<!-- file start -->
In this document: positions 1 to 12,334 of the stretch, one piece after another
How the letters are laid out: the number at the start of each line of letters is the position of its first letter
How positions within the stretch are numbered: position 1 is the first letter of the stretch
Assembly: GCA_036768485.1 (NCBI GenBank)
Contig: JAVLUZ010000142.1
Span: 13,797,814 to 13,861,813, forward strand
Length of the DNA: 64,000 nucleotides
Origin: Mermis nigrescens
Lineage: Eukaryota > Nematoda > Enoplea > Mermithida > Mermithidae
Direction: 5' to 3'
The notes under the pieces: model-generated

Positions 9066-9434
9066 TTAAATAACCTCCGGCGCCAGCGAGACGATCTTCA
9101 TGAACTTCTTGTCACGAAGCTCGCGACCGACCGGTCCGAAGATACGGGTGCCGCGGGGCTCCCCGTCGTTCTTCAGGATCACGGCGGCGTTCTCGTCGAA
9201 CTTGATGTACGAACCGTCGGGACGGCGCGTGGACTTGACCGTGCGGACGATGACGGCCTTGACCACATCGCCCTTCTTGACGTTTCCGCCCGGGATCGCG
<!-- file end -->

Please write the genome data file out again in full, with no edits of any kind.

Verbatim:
In this document: positions 1 to 12,334 of the stretch, one piece after another
How the letters are laid out: the number at the start of each line of letters is the position of its first letter
How positions within the stretch are numbered: position 1 is the first letter of the stretch
Assembly: GCA_036768485.1 (NCBI GenBank)
Contig: JAVLUZ010000142.1
Span: 13,797,814 to 13,861,813, forward strand
Length of the DNA: 64,000 nucleotides
Origin: Mermis nigrescens
Lineage: Eukaryota > Nematoda > Enoplea > Mermithida > Mermithidae
Direction: 5' to 3'
The notes under the pieces: model-generated

Positions 9066-9434
9066 TTAAATAACCTCCGGCGCCAGCGAGACGATCTTCA
9101 TGAACTTCTTGTCACGAAGCTCGCGACCGACCGGTCCGAAGATACGGGTGCCGCGGGGCTCCCCGTCGTTCTTCAGGATCACGGCGGCGTTCTCGTCGAA
9201 CTTGATGTACGAACCGTCGGGACGGCGCGTGGACTTGACCGTGCGGACGATGACGGCCTTGACCACATCGCCCTTCTTGACGTTTCCGCCCGGGATCGCG